Beauvallet (read my review here) and The Black Moth. The thing is, once we had a taste, we just couldn't stop, resulting in the rereading of several favorite Heyer books over the New Year weekend. As I have never provided proper reviews of any of the reread books, I will spend this week posting them, so keep checking in Heyer fans. This week is for you.
A large part of the reason we embarked on this rereading splurge is the fact that The Black Moth, which was Heyer's first novel, introduces several characters that later reappear in her work, though under different names. The villain of this tale - the Duke of Andover - is unmistakably the prototype for the Duke of Avon, who is the hero of the These Old Shades (my husband's favorite Heyer novel). The resemblance goes far further than their respective nicknames - Satan and Satanas - encompassing the siblings of this enigmatic figure, while the plot of The Black Moth provides essential back story for These Old Shades. I had long been wary of purchasing The Black Moth because I had read reviews suggesting that the writing was inferior to Heyer's later works, but I did not find this to be the case. Any fan of Heyer will delight in seeing her unmistakable style assert itself at such an early age (she was only seventeen when she wrote it, as a means of entertaining her sick brother), and any fan of the Duke of Avon will relish this window into his notorious past.
The hero of the book is Jack Carstares, who was forced to flee England in disgrace after taking responsibility for his younger brother having cheated at cards. Returning to his home land after several years, he makes his living as a highwayman and uses an assumed name. His younger brother, Richard, has lived with the guilt of his cowardice, but the torment comes to ahead after meeting his brother once again, upon being held up by him on the side of the road. Their father having died, Jack is now the Earl of Wyndham, but he will not step into his inheritance as, in order to do so, he would have to denounce his brother as the true cheat. Richard wants to clean the slate but his beautiful and tempestuous wife, Lavinia, sister to the Duke of Andover, fears the resulting disgrace.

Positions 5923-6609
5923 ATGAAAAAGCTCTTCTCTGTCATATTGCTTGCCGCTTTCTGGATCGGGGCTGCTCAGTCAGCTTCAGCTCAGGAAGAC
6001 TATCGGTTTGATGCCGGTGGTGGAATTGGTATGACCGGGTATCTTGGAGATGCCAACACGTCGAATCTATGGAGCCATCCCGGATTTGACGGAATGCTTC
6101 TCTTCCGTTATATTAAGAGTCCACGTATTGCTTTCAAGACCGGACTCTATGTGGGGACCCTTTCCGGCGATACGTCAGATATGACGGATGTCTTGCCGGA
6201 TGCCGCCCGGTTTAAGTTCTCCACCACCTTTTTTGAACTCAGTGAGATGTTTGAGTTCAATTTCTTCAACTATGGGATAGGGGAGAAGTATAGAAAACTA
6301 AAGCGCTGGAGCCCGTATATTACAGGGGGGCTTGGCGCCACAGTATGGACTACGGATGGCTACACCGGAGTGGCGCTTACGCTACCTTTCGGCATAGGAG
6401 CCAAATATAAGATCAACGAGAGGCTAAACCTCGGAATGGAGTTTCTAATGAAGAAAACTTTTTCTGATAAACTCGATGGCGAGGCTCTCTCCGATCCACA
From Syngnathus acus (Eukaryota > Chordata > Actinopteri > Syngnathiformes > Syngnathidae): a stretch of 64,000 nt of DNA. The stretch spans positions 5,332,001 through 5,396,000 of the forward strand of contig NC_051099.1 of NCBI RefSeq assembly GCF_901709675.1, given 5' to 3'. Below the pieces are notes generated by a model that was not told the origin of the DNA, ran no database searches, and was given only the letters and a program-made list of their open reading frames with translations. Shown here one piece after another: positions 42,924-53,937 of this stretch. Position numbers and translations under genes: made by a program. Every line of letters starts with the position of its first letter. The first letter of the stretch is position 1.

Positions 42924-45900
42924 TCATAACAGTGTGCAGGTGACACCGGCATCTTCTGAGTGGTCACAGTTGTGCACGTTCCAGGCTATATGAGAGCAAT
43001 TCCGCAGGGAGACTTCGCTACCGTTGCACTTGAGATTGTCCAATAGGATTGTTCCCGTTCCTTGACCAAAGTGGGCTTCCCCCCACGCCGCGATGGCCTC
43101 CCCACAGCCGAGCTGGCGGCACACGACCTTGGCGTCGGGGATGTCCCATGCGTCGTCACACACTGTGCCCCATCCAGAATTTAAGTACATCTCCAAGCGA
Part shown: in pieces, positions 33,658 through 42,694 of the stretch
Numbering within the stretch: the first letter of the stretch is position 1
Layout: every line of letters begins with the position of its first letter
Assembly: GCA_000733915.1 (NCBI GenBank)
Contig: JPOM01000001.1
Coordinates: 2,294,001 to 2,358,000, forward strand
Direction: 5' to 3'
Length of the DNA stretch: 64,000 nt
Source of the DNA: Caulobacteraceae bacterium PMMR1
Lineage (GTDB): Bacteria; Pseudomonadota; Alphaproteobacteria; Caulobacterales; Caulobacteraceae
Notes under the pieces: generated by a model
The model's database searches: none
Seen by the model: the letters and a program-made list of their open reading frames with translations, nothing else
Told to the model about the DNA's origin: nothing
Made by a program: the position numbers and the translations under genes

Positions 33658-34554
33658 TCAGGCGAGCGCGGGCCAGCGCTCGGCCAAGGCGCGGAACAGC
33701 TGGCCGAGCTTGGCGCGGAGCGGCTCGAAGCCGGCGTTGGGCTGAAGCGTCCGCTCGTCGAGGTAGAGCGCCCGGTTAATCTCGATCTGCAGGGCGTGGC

Jack and the Duke (whose given name is Tracy Belmanoir) meet when Jack accidentally intercepts Tracy in the midst of trying to kidnap Diana Beauleigh, the genteel lady who plays the role of heroine in this raucous tale. Jack and Diana fall in love but, due to Jack's sordid past, they cannot marry. Meanwhile, the Duke, quite resentful of and unaccustomed to his plots being foiled, remains determined to make Diana his own, even if it means taking the previously unthinkable step of marrying her. Morality takes a firm back seat to passion and adventure in this story, as is often the case in Heyer, but it doesn't hinder the reader from relishing every moment and becoming fascinated with even the most viscous participants in the action. Ferocious the Duke may be, but vile he is never.
I regret having waited so long to purchase this book, as it is absolutely essential reading for any Heyer fan. When I first began to read her books, I stuck with her Regency romances, an obstinacy I have since learned to regard as unfounded prejudice. Some of her greatest stories take place in the eighteenth century, providing insight into the manners and customs that developed into those of the Regency. The Black Moth is no exception. Furthermore, as I have discovered that it is available online for free (if you can bear the ads, read it here), there is little excuse not to take my advice read it promptly. What better way to begin the new year?